- Governor Nyesom Wike of Rivers state has disclosed why the National Assembly members who voted against electronic transmission of results got it wrong
- The politician suggested that the electronic transmission of election results is necessary for credible polls
- Some federal lawmakers in the National Assembly have come under intense criticism from members of the opposition over the issue
Port Harcourt, Rivers state - The Rivers state governor, Nyesom Wike, has accused members of the National Assembly who voted against the electronic transmission of election results of plotting a coup against the Nigerian people.
The governor made the accusation via his official Facebook page on Tuesday, August 3.
He said the federal lawmakers who did not support the electronic transmission of results should be ashamed of themselves.
Wike described them as enemies of the country.
The governor said there are doubts about President Buhari’s determination to conduct a credible election since his party rejected the electronic transmission of results.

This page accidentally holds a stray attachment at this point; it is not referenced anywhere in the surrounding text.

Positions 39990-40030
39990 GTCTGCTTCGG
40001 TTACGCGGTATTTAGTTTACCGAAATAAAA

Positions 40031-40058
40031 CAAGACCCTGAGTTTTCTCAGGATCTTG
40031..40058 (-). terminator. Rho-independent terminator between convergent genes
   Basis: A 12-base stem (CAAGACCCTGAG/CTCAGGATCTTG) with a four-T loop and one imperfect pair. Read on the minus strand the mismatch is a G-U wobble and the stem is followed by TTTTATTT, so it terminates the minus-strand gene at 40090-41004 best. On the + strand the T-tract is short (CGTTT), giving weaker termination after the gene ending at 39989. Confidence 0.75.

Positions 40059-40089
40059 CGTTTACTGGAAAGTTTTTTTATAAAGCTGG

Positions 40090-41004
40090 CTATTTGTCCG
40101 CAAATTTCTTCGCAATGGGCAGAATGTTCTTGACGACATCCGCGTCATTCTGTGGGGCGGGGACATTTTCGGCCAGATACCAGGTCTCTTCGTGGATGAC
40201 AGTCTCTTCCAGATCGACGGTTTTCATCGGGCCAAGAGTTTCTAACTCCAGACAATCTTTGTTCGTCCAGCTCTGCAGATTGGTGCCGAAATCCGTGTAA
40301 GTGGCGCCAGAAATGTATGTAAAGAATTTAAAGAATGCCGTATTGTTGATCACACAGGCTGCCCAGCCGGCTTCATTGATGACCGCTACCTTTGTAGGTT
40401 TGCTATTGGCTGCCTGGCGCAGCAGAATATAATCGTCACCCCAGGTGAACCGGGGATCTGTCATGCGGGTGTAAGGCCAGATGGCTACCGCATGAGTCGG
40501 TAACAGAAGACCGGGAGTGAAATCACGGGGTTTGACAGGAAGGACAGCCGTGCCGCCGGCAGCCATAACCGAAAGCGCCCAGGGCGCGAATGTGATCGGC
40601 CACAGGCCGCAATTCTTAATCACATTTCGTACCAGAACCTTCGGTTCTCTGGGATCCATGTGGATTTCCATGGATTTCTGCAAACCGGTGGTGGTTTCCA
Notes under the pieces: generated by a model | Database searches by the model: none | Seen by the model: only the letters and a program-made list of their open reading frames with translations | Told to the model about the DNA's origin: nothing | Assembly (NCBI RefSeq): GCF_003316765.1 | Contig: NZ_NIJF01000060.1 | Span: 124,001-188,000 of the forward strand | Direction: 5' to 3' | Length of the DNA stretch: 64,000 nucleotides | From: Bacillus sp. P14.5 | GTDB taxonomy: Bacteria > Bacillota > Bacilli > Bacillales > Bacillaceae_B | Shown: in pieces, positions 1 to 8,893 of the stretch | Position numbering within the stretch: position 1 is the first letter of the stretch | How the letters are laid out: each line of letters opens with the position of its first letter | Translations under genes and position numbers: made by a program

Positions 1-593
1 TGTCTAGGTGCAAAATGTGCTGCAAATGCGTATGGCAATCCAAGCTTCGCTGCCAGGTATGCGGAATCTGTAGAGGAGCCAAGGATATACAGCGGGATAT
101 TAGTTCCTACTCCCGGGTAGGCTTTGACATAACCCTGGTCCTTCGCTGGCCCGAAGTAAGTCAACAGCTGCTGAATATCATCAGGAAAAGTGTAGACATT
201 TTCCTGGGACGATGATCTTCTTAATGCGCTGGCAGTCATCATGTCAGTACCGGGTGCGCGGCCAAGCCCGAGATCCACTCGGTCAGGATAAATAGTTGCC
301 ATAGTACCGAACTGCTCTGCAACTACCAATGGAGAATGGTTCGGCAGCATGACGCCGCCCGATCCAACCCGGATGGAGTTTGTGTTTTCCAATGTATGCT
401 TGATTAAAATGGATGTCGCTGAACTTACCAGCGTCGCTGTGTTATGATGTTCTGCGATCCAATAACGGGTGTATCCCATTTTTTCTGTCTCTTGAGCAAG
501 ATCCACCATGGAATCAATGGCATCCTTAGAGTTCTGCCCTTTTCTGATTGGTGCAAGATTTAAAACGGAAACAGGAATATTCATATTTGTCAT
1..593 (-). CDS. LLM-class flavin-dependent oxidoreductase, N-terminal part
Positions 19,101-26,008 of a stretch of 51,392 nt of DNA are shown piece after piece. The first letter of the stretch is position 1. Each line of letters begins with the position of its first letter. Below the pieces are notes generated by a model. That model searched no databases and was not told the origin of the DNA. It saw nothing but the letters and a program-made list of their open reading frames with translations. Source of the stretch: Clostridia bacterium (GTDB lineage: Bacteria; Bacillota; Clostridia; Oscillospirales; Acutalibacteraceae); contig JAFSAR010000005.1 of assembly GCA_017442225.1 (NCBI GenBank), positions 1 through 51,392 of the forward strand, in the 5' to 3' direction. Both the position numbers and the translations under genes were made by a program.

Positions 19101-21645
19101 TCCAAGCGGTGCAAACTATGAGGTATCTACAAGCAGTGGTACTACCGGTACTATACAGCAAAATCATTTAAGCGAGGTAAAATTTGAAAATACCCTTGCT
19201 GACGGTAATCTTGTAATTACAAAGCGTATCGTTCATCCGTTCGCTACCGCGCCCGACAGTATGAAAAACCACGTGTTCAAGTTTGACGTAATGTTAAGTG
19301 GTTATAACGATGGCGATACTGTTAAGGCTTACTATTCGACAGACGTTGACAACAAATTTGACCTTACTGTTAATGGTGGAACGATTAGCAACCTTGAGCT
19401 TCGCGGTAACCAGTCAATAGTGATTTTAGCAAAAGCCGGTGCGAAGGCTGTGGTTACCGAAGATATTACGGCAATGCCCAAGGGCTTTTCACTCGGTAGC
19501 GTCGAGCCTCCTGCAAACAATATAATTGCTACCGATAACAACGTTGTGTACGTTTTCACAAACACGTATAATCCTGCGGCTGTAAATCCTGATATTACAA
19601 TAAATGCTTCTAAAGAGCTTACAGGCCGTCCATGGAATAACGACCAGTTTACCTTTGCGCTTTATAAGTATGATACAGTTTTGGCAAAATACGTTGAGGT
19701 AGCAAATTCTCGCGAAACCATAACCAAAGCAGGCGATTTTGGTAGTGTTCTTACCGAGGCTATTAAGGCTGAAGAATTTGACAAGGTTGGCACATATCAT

‘’If Nigerians were serious non who voted against electronic transmission of results would be able to go home to their constituents.’’
Gbajabiamila says Nigeria is not ready for electronic transmission of results
Meanwhile, the speaker of the House of Representatives, Femi Gbajabiamila, has said the failure of card readers at his polling unit during the Lagos local government elections is an indication that Nigeria is not ready for electronic transmission of results.
Gbajabiamila made the statement on Saturday, July 24, during a chat on Channels TV, at his polling unit located at Elizabeth Fowler Primary School, Ward 014 on Mercy Eneli Street, Surulere.
He explained that the card readers failed due to poor network coverage.
INEC issues strong warning ahead of Anambra gubernatorial election
In another news, the Independent National Electoral Commission (INEC) has warned that multiple court orders pose a major threat to the conduct of the Anambra governorship election coming up on Saturday, November 6.
This warning was raised by a senior INEC official, Festus Okoye, at the implementation meeting of the voter education and publicity department.
According to the commission, it is becoming increasingly difficult to obey court orders and judgments as some political parties and candidates have perfected the art of shopping for court injunctions, The Nation reported.